And, “Finally, the burial of the faithful departed in cemeteries or other sacred places encourages family members and the whole Christian community to pray for and remember the dead, while at the same time fostering the veneration of martyrs and saints” (# 3).

These are some of the arguments for which the Church prefers burial to cremation. She takes the issue of death and burial of her children seriously, so,

“She cannot, therefore, condone attitudes or permit rites that involve erroneous ideas about death, such as considering death as the definitive annihilation of the person, or the moment of fusion with Mother Nature or the universe, or as a stage in the cycle of regeneration, or as the definitive liberation from the “prison” of the body” (Ad resurgendum cum Christo, 3).

Cremation may be chosen for various reasons, such as sanitary, economic or social considerations. Can. 1176 § 3 has already stated that “the Church does not prohibit cremation.” The instruction Ad resurgendum cum Christo reiterates this point by stating,

“The Church raises no doctrinal objections to this practice, since cremation of the deceased’s body does not affect his or her soul, nor does it prevent God, in his omnipotence, from raising up the deceased body to new life. Thus cremation, in and of itself, objectively negates neither the Christian doctrine of the soul’s immortality nor that of the resurrection of the body” (# 4).

The only reason for which the Church would prohibit cremation would be if, “it was chosen for reasons contrary to Christian doctrine”, as found in Can. 1176, § 3. Those who choose cremation for reasons contrary to Christian doctrine are sanctioned by the Church – they are deprived of church funeral.

Can. 1184 § 1, 2° states, “Unless they gave some signs of repentance before death, the following must be deprived of ecclesiastical funerals: those who chose the cremation of their bodies for reasons contrary to Christian faith.”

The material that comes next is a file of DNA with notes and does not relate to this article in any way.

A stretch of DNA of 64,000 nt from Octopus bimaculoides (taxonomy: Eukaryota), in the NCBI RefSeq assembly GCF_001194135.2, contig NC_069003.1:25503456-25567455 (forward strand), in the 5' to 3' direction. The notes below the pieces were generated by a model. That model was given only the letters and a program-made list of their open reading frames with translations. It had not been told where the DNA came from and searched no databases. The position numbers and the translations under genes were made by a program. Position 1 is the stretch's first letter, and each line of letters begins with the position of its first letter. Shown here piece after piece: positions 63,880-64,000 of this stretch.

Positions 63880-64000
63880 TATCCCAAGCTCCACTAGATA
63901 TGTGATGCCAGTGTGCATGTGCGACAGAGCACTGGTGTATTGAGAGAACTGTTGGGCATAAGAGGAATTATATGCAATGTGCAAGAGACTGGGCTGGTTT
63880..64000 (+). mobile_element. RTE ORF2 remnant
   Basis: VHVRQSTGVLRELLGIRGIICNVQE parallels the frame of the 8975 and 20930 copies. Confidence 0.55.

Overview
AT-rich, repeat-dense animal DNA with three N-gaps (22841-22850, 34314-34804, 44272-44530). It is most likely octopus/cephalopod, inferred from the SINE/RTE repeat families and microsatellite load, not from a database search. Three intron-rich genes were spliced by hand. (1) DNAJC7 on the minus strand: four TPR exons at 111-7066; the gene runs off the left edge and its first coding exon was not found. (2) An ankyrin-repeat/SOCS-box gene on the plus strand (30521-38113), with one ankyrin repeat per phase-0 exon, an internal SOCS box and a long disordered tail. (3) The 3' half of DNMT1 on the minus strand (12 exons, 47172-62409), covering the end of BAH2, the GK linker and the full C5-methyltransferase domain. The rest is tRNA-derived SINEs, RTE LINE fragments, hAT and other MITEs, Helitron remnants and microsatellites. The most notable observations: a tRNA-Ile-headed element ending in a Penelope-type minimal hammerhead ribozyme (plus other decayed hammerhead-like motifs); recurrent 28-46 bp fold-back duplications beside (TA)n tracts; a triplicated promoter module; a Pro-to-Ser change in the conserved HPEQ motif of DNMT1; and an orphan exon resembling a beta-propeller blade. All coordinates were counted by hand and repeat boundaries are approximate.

Based on what we have seen so far, we can say that, a person can choose freely whether to be buried after death or cremated. No long talk. John P. Beal et al say, “No longer is it necessary to have positive reasons for choosing cremation. Anyone may choose cremation unless it is done for reasons contrary to Christian teaching.”

It would, therefore, be contrary to Church teaching, if a pastor denies a family the choice of cremation. In fact,

“the Church, after the celebration of the funeral rite, accompanies the choice of cremation, providing the relevant liturgical and pastoral directives, and taking particular care to avoid every form of scandal or the appearance of religious indifferentism” (Ad resurgendum cum Christo, 4).

After the cremation, what next? Ad resurgendum cum Christo responds, “the ashes of the faithful must be laid to rest in a sacred place, that is, in a cemetery or, in certain cases, in a church or an area, which has been set aside for this purpose, and so dedicated by the competent ecclesial authority” (# 5). Some churches have a place called columbarium where they keep the urns containing the ashes after the cremation. So you see, even after cremation, there are guidelines, and we must do well to follow them.